Museo Nacional de Antropologia (National Museum of Anthropology) 

The largest and most visited museum in the entire country.

An ancient artifact displayed inside the Museo Nacional de Antropologia
One of the Ancient Artifacts at the Museum of Anthropology (photo: ItzaVU / Shutterstock)

📍 Google Maps | National Museum of Anthropology Museum | 👉 Browse Tours to the National Museum of Anthropology 

The National Museum of Anthropology is the most-visited and largest museum in the entire country of Mexico and is a great Mexico City itinerary item for history lovers. Every year, over two million people visit the Museum of Anthropology. As you can imagine, this makes it one of the most famous landmarks in the whole country. 

There are millions of archaeological artifacts at the museum. Like an Aztec sun stone, a recreation of Pakal’s Tomb, and an Olmec Colossal Head. The Anthropology Museum is a must for any first-time visitor to Mexico. But, it’s an especially fun stop for families with kids. 

The Ancient City of Teotihuacan

The ancient ruins of a pre-Aztec city and a UNESCO World Heritage Site.

View of the Pyramid of the Sun under the clear blue sky
The Pyramid of the Sun

📍 Google Maps | Browse Teotihuacan Tours on Viator

Teotihuacan is one of the most famous landmarks in all of Latin America, and one of the best day trips from Mexico City. It’s a huge archaeological complex that’s located a little over an hour from Mexico City.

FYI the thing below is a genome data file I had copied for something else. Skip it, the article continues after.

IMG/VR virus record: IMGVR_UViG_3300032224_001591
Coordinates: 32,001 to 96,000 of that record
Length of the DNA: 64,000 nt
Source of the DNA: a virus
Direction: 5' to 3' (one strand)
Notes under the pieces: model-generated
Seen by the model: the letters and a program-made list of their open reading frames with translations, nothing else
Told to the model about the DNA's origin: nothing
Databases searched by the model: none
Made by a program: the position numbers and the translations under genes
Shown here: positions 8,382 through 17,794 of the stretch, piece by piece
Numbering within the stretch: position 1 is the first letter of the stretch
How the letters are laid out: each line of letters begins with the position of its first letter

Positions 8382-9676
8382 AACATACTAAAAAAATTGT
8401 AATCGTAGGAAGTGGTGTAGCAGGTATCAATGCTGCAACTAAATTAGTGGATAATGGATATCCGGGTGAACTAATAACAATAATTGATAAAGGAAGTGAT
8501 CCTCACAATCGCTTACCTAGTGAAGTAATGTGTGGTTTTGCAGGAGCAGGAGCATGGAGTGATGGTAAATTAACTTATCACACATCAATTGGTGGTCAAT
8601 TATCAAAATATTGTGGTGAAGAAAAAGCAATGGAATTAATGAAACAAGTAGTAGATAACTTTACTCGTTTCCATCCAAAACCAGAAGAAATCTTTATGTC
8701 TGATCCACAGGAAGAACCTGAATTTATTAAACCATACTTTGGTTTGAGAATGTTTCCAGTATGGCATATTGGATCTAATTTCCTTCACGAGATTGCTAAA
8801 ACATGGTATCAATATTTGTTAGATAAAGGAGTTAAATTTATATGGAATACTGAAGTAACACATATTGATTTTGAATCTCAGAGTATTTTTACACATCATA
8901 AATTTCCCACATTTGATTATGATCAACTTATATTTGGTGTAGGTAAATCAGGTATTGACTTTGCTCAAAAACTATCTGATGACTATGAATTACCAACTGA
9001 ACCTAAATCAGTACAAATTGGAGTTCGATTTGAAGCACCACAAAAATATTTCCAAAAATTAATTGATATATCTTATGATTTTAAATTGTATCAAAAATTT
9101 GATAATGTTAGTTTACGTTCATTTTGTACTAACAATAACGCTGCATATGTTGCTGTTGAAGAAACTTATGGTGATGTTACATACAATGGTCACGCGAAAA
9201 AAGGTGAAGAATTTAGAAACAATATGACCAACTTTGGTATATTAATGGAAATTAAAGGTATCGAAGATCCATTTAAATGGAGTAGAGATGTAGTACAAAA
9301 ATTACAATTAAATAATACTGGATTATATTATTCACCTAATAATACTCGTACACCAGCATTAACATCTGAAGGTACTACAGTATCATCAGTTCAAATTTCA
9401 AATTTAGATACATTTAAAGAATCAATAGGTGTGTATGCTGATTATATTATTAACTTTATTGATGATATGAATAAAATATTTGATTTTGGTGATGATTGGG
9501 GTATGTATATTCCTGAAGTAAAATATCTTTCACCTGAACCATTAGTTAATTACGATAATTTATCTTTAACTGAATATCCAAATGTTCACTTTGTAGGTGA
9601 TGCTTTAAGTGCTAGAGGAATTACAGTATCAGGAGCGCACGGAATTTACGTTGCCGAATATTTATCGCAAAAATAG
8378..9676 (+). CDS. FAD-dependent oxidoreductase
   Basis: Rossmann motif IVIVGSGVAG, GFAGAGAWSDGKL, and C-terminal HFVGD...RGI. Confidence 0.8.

There are a few big features of Teotihuacan, such as the Temple of Quetzalcoatl, the Pyramids of the Moon and Sun, and the Avenue of the dead that connects it all. There’s also a museum all about Teotihuacan culture on the complex that has a bunch of interesting artifacts. 

It’s definitely possible to hop on a bus and make your own way to Teotihuacan, but it’s a long haul and you’ll still have to pay for the bus and entrance fees once you get there. Instead, I’d recommend booking a tour to Teotihuacan such as this Teothihuacan tour. It takes a lot of the guesswork out of things. 

Plus, joining a tour usually ends up only costing a few dollars more than doing it on your own. 

🚗 How to Get There: Another way to get to Teotihuacan is by renting a car for the day to drive yourself. If you plan on renting a car, make sure you do your research first by reading our guide to renting a car in Mexico